The Japanese high command decided to begin an evacuation of what was left of their army on the island and, fooling the Americans into thinking that a new reinforcement offensive was about to be launched, succeeded in evacuating over 10,000 men, out of the more than 40,000 who had fought on Guadalcanal.

Guadalcanal set the pattern for the Pacific campaign, a three-year contest for a succession of harbors and airfields, refuges for ships and platforms for planes amid an otherwise featureless watery vastness. The Japanese were never able to reverse their early mistakes, rooted in an underestimate of American strength and will. With more resources pouring into the South Pacific theater in early 1943, the Allies’ prospects of victory soared. Guadalcanal was to be the first of several stations on a via dolorosa whose names – such as Kwajalein, Tarawa, Saipan, Guam, Luzon, Iwo Jima and Okinawa – are written in blood into American history.

What was also impossible to replace was the psychological advantage the Japanese had lost. On a level sea where they did not yet command overwhelming advantages in numbers, skill, and technology, Americans from all services had demonstrated they could defeat the best of the Japanese armed forces. Veterans of the Solomons campaign did not lose their respect for the tenacity and skill of the Japanese, but they no longer regarded them with fear and awe, which had been their state of mind in early 1942.

Each island action was tiny in scale by the standards of the European theater: at the peak of the Guadalcanal battle, no more than 65,000 Americans and Japanese were engaged with each other ashore, while 40,000 more men served on warships and transports at sea. But the intensity of the struggle, and the conditions in which the combatants were obliged to subsist - in swamps, rain, and heat, with disease, insects, crocodiles, snakes and short rations, caused the Pacific battlefield experience to become one of the worst of the war.

It was a reflection of the fantastic Japanese capacity for self-delusion that, after their first stunning wave of conquests, their army commanders proposed establishing small garrisons to hold their island bases, while redeploying most troops to China – which they regarded as their nation’s main theater of war. Short of trained manpower, they had scraped the barrel for forces to conduct the South-East Asia and Pacific island offensives. Thereafter, Japan’s generals were obliged to find soldiers from a shrinking pool, then dispatch them into battle with barely three months’ training.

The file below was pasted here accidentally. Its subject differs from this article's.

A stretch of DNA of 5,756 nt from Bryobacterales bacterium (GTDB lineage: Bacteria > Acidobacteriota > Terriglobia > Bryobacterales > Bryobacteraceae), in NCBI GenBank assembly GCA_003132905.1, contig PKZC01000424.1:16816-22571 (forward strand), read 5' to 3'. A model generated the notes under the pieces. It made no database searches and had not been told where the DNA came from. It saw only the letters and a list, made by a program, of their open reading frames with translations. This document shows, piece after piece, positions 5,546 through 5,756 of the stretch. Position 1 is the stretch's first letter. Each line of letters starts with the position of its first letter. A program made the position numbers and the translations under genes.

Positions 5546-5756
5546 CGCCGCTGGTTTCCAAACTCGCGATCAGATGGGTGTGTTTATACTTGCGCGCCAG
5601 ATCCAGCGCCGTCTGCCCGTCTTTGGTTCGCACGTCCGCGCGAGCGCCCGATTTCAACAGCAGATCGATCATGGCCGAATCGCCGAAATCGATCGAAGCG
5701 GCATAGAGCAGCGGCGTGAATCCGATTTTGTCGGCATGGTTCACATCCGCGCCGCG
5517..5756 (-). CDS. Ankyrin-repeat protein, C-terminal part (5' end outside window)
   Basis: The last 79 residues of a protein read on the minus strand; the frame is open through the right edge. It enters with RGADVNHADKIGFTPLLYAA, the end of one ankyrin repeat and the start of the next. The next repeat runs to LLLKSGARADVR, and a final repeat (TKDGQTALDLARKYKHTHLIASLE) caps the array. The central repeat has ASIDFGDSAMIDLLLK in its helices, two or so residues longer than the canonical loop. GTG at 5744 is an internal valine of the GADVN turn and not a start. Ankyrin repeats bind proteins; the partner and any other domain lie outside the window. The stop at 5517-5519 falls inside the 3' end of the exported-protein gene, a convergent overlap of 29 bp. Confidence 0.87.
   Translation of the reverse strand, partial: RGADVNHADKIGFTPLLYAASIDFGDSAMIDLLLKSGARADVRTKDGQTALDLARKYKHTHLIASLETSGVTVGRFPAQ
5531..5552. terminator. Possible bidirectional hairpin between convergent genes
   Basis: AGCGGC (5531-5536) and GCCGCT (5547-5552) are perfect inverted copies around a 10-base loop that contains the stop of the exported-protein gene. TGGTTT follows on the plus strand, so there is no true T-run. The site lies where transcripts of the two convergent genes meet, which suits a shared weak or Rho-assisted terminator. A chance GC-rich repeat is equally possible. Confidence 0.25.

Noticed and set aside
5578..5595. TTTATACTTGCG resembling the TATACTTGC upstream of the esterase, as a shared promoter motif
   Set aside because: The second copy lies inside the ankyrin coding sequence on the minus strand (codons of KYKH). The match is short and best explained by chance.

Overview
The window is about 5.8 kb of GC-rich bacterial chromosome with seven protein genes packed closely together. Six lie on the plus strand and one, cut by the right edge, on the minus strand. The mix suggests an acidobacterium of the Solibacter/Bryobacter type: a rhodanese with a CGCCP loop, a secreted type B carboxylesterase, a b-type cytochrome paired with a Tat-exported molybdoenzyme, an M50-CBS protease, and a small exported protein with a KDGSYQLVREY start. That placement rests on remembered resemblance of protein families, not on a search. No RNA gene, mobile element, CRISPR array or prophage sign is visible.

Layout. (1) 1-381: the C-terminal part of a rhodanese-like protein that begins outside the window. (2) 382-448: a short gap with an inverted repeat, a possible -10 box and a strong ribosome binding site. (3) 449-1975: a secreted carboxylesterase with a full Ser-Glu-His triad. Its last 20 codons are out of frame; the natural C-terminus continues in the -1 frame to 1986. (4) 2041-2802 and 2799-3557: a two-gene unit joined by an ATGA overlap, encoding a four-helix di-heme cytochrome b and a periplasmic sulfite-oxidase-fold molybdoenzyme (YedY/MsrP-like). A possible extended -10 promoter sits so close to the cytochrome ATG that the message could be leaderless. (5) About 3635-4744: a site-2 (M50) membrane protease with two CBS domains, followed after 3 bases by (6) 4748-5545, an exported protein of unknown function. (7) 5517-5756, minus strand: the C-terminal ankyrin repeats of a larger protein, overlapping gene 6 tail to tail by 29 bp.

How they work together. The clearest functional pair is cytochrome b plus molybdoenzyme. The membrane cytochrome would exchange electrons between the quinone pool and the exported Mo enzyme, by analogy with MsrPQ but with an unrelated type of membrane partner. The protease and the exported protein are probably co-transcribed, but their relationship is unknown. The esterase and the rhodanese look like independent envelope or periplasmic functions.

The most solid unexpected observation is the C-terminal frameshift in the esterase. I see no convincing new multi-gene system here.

Japanese strategy had been rooted in a conviction that the United States would treat for peace after a brisk battlefield drubbing. When this hope was disappointed, the army spent the rest of the war struggling to defend Nippon’s overblown empire with inadequate means and inferior technology. The important reality of the Pacific war was that the Americans and Australians eventually prevailed on every island they assaulted. Only in Burma and China did the Japanese army maintain dominance until the last phase of the war.

The myth of the invincibility of the Japanese army was shattered on this island, just sixty miles by thirty, where the US Marine Corps first staked a claim to be considered the outstanding American ground force of the war. The Japanese, by contrast, laid bare their limitations, especially a shortage of competent commanders.

Even during Japan’s victory season, while Tomoyuki Yamashita conducted operations in Malaya with verve and skill, the campaigns in Burma and the Philippines suggested that his peers lacked initiative. When defending a position, their ethic of absolute conformity to orders had its uses; but in attack, commanders often acted unimaginatively. Man for man, the Japanese soldier was more aggressive and conditioned to hardship than his Allied counterpart. Collectively, however, the Japanese army had nothing like the combat power of the Wehrmacht, the Red Army – or the US Marine Corps.

The fighting itself would be remembered by the survivors as one long nightmare; it took a full year's rehabilitation before the 1st Marine Division could again be committed to battle. On the broader canvas of war, there were wider implications. The Americans learned here as in Papua that the Japanese were hard fighters but not invincible. When the odds were reasonable and the leadership competent, the Allies could hold and defeat the Japanese. But obviously only at great cost. It would be a very long and a very tough fight.

The first rung of the ‘Solomons ladder’ had been successfully trodden, and the Americans would now move north. Most importantly, though, just as Midway had proved that the Imperial Japanese Navy was far from invincible, Guadalcanal showed the same for the Imperial Japanese Army.

The Japanese had seen that their basic strategy of defending the perimeter of their newly won empire was evidently not working the way they had planned. The assumption had been that the Americans would be unwilling to pay the price in blood and treasure to retake islands of which they had never heard, to be returned to allies for whose colonial empires they had only disdain. Here was proof that they would; and, in the face of this, the leaders in Tokyo displayed a bankruptcy of strategic thinking.